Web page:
What Is Music Publishing?

The Sentric Music team have put together a series of short blogs to help artists understand music publishing and, most importantly, how you can make money from your publishing rights.

Sentric Music is an independent music publisher established in 2006. They now publish tens of thousands of writers and operate worldwide. Sentric is free to join; you retain 100% control of your copyright and you can leave at any point with just 28 days’ notice. Sentric simply take a small share of what they earn you.


What Is Music Publishing?


Publishing (your songs!)

So, what is music publishing? It’s essentially your songs. That was easy, wasn’t it?


Simply by writing a song you’ve created a copyright, a piece of intellectual property that you own and that you can exploit to generate income. If you write a song with other writers then you all have a share in the copyright of that song. You should also decide how much financial share (split) you will each receive from the song.


Bear in mind that your recordings and associated recording rights are separate to your songs and publishing rights. When a song is recorded, two sets of rights exist: publishing rights (in the song) and master rights (in the recording). The income streams and clearance required for both are separate although, in some cases, the writers and the recording artists may be the same people.


Rights Organisations

Performance and mechanical rights organisations represent the collective rights and interests of their songwriter and music publisher members. They set rates and collect income from the users of music (venues, broadcasters, online music services, jukeboxes, shops, gyms…the list goes on). In the UK, these organisations are PRS and MCPS (who now jointly operate as ‘PRSforMusic’) but there are many different rights bodies around the world that all have varying licensing policies and rates.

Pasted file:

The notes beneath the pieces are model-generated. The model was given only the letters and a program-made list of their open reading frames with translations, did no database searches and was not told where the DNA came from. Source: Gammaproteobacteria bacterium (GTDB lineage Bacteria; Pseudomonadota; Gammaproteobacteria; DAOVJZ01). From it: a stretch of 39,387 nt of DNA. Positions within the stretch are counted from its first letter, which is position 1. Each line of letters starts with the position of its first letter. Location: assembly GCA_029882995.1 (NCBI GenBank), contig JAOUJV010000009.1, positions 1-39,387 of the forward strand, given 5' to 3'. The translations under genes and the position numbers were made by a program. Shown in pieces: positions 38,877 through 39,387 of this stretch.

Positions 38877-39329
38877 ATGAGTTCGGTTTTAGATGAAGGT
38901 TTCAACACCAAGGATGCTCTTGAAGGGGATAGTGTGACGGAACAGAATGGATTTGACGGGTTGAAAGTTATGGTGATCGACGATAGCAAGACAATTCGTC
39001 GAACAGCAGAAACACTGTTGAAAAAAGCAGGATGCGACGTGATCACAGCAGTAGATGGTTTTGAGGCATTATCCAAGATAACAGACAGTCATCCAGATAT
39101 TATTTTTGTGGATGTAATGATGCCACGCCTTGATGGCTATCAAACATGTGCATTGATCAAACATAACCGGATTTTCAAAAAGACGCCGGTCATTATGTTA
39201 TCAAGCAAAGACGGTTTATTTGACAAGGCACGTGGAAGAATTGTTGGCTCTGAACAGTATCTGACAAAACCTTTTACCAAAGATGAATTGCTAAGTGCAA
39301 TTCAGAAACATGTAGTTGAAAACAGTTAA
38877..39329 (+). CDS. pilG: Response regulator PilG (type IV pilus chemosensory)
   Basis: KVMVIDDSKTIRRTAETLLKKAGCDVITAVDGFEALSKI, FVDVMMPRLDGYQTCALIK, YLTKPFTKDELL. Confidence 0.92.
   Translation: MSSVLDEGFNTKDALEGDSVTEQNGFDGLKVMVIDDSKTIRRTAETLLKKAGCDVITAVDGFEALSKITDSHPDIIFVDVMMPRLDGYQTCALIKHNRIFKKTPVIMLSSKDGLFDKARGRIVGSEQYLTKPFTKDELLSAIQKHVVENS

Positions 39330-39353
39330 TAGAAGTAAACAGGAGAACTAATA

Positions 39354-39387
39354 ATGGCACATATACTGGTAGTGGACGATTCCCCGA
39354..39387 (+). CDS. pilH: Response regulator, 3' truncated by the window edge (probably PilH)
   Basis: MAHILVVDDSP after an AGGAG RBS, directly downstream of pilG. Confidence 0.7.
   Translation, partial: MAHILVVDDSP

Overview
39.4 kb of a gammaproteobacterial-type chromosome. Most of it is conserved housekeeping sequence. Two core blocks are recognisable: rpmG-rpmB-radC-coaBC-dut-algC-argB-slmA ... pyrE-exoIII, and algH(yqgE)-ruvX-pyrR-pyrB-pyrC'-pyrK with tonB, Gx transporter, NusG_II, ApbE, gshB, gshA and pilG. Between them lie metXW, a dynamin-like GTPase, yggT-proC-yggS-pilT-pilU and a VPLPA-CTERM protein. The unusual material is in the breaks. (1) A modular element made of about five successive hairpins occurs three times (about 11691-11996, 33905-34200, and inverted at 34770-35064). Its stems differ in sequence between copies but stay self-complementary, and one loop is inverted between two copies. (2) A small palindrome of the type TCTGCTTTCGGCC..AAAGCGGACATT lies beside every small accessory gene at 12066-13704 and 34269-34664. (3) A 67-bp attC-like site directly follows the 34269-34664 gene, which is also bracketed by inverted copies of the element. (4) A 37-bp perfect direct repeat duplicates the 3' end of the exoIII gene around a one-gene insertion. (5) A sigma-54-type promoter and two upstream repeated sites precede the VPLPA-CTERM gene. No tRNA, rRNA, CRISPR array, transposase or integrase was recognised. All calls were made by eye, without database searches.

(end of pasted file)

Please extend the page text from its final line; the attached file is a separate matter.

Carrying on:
Whilst a rights organisation can collect income for the use of your song, they cannot work to try and get your music used over anyone else’s. This is still down to you and this is one of the many reasons it’s beneficial to have a music publisher taking this work off your hands. A publisher should increase your chances of having your music used, generating more income and, most importantly, affording you more time to do what you do best – write songs.



A publisher should work to maximise income from your publishing copyright through efficient administration of your songs and creative exploitation (such as synchronisation). Of course, to give a publisher an incentive to ‘invest’ time and/or money in your songs and help you to generate as much income from them as possible you’ll have to relinquish a certain share of the royalty income from your songs.


There is no steadfast rule as to what you should give up when considering a publisher – it very much depends on your needs and goals – but some key points to consider are: the publisher’s reputation, previous work and global links; any advance being offered vs the royalty share the publisher wants; and the length of the agreement (the ‘term’).


As a songwriter and copyright owner you are at the core of the publishing process and, in theory, self publishing is possible. In reality, administering publishing rights is complex and even just maximising income from one territory takes knowledge and time. A publisher should have the expertise and systems to administer your rights much more effectively and so some level of publishing representation is beneficial as soon as you start to write original songs.


Hopefully this has provided a very basic overview of music publishing and its key components. In the next post we’ll look at how you can make money from your publishing rights.


To find out more about what Sentric can do for you as a publisher, head over to their website

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